> callout bar that they show when you tap or tap and hold, but whether that is
> in a subframe or would be affected by this patch is something I don’t know
> off the top of my head. There was a time, a long time ago when everyone was
> using a a frameset and it was absolutely common to click something and for
> another frame to change.
Right and that's fine since the change in triggered by a click (and not by mouse-move). I've seen many pages like that, but again not when the content change is triggered by only hovering over an element.

>We flatten frames on iOS, for now, but just pointing it out that it was common for different frames to change. 
Frame flattening is strictly a rendering feature only and does not alter the frame (document) hierarchy. From content change observation point of view, it does not matter whether the a frame is flattened or not.
Comment 8 Simon Fraser (smfr) 2019-03-03 19:31:44 PST
Comment on attachment 363459 [details]
Patch

View in context: https://bugs.webkit.org/attachment.cgi?id=363459&action=review

>>>>>> Source/WebCore/ChangeLog:8
>>>>>> +        It limits content observation to the target node's owner document.
>>>>> 
>>>>> To other reviewers: I am not for or against this patch.
>>>>> 
>>>>> Why do we want to do make content change observers document-specific? Interactions with an element can do anything including causing a content change in a subframe (same-origin iframe is easy, cross-origin is still possible via postMessage()). We know Microsoft Word online does the crazy with a subframe that effectively follows the cursor. So there is craziness on the web. Like you needed proof, right :)
>>>> 
>>>> :) yeah, that is very true. Do you think if that Microsoft Word use case is a "menu hovering"-like case that we try to cover here? I still yet to see a page where the hover triggers a "bring this menu-pane up in a different frame" type of content change.
>>> 
>>> I don’t know. I could swear that I recall that Microsoft Word has their own callout bar that they show when you tap or tap and hold, but whether that is in a subframe or would be affected by this patch is something I don’t know off the top of my head. There was a time, a long time ago when everyone was using a a frameset and it was absolutely common to click something and for another frame to change. We flatten frames on iOS, for now, but just pointing it out that it was common for different frames to change. Unless you inspect source it will be hard to tell what technique a site is using. Could use the prostenmez :) approach and just “do it” and see what breaks. I personally prefer to the Feynman algorithm though I’ve been known to gamble with “see what breaks” when I like the odds.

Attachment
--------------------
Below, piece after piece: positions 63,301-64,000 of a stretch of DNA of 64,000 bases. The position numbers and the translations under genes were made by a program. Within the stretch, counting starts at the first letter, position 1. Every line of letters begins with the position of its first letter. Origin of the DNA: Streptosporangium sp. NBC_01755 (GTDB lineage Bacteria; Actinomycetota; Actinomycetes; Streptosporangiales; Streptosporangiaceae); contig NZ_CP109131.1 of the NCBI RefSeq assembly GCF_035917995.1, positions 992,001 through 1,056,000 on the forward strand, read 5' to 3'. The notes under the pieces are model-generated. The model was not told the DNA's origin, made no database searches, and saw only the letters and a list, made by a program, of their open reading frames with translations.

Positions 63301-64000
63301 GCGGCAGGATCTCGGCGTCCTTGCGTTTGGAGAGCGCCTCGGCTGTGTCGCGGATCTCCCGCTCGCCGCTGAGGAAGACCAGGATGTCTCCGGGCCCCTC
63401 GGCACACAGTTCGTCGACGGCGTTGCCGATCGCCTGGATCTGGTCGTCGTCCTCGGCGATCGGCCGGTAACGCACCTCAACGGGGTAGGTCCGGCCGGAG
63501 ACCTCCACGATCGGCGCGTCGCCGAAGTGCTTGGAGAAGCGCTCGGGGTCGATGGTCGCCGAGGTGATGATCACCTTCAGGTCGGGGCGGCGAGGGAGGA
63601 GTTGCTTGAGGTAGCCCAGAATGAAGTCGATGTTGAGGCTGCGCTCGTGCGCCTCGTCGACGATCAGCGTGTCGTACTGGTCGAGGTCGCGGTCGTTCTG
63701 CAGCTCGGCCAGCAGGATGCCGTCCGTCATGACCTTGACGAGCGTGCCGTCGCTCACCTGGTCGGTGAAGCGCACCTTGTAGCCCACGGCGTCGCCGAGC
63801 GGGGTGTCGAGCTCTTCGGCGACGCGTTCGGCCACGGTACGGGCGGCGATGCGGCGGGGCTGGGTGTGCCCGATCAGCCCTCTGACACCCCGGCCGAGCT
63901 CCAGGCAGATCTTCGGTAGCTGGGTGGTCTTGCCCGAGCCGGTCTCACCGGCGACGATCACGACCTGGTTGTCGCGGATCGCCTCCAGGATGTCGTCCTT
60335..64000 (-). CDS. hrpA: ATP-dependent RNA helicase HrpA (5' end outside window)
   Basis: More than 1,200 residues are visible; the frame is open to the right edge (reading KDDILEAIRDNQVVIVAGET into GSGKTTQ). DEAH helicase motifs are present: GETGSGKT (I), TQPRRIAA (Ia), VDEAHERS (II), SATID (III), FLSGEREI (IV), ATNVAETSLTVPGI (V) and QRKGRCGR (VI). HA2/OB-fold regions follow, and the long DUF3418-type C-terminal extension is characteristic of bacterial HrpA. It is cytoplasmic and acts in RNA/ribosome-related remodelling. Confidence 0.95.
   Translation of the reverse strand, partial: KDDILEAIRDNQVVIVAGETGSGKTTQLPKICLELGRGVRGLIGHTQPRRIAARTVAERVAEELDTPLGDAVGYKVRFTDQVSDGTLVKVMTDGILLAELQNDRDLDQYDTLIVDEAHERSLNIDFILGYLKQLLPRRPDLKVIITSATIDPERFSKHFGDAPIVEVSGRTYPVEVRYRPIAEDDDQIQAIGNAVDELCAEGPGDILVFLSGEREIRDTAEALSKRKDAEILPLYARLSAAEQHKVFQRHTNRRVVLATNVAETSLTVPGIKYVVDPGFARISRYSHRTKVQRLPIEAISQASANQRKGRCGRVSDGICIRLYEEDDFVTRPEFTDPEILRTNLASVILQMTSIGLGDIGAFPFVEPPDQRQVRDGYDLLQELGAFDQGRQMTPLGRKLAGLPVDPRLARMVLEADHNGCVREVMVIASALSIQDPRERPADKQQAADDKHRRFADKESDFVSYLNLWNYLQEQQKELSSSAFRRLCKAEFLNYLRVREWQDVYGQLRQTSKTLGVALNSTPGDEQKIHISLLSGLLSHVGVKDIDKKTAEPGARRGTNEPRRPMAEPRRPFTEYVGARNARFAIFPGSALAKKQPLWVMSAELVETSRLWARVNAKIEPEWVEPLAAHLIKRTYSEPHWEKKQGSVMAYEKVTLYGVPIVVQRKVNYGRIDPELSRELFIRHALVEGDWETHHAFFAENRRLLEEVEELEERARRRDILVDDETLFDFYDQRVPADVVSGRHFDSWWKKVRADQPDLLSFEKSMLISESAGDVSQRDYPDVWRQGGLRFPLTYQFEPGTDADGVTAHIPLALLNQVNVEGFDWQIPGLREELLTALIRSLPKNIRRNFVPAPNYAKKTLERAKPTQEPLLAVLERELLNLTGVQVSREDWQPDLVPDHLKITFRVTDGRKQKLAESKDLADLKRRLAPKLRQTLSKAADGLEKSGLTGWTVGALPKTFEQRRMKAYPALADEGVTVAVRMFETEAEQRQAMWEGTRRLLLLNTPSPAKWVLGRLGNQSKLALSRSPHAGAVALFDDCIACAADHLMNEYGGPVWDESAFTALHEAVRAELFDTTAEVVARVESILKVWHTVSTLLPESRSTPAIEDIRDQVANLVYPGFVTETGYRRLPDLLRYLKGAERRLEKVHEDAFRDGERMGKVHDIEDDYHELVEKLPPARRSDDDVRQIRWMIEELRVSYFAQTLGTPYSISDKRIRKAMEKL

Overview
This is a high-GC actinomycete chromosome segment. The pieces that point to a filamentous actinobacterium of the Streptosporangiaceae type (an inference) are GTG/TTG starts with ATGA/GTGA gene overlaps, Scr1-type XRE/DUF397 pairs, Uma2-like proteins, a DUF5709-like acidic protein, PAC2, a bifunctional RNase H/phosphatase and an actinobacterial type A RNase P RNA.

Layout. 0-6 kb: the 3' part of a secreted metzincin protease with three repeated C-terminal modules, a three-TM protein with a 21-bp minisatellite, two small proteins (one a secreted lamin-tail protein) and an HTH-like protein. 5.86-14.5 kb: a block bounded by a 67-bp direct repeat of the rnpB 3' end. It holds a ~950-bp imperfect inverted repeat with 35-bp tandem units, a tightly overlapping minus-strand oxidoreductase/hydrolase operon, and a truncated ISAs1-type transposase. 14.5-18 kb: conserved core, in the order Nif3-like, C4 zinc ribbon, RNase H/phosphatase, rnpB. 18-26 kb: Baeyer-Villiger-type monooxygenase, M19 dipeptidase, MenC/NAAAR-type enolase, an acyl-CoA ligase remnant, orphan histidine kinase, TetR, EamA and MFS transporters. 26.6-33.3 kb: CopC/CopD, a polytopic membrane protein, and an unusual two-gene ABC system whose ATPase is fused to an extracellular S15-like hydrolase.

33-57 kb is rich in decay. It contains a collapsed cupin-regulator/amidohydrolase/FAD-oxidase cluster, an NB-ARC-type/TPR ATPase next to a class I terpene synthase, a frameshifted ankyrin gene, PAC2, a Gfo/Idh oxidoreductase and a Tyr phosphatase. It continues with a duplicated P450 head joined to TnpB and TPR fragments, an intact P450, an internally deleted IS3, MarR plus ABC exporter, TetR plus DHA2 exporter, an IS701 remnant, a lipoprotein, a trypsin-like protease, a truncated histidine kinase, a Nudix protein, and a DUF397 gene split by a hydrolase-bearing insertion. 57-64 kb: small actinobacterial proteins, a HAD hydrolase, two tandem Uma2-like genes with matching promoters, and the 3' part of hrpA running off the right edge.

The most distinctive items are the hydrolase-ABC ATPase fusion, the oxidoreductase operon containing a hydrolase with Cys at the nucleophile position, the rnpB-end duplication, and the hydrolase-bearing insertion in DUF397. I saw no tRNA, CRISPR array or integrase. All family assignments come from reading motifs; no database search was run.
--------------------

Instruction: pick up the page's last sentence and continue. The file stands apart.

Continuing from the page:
>> 
>> I'm not sure if I'd call it a "callout bar", but it is true that Word shows a contextual menu upon tap/long press; this contextual menu is contained in the same subframe as the one that contains the actual selection ("sdx_ow_iframe").
> 
> Right and that's fine since the change in triggered by a click (and not by mouse-move). I've seen many pages like that, but again not when the content change is triggered by only hovering over an element.

Googling for "prostenmez" has no hits.

> Source/WebCore/dom/Document.cpp:539
> +    , m_contentChangeObserver(std::make_unique<ContentChangeObserver>(*this))

Maybe make one the first time we need to? Many documents are probably never interacted with.

> Source/WebCore/page/ios/ContentChangeObserver.cpp:46
> -    if (!m_page.mainFrame().document())
> -        return;
> -    if (m_page.mainFrame().document()->activeDOMObjectsAreSuspended())
> +    if (m_document.activeDOMObjectsAreSuspended())

This is so much nicer.
Comment 9 zalan 2019-03-03 21:26:43 PST
Created attachment 363483 [details]
Patch
Comment 10 WebKit Commit Bot 2019-03-03 22:05:50 PST
Comment on attachment 363483 [details]
Patch

Clearing flags on attachment: 363483

Committed r242340: <https://trac.webkit.org/changeset/242340>
Comment 11 WebKit Commit Bot 2019-03-03 22:05:52 PST
All reviewed patches have been landed.  Closing bug.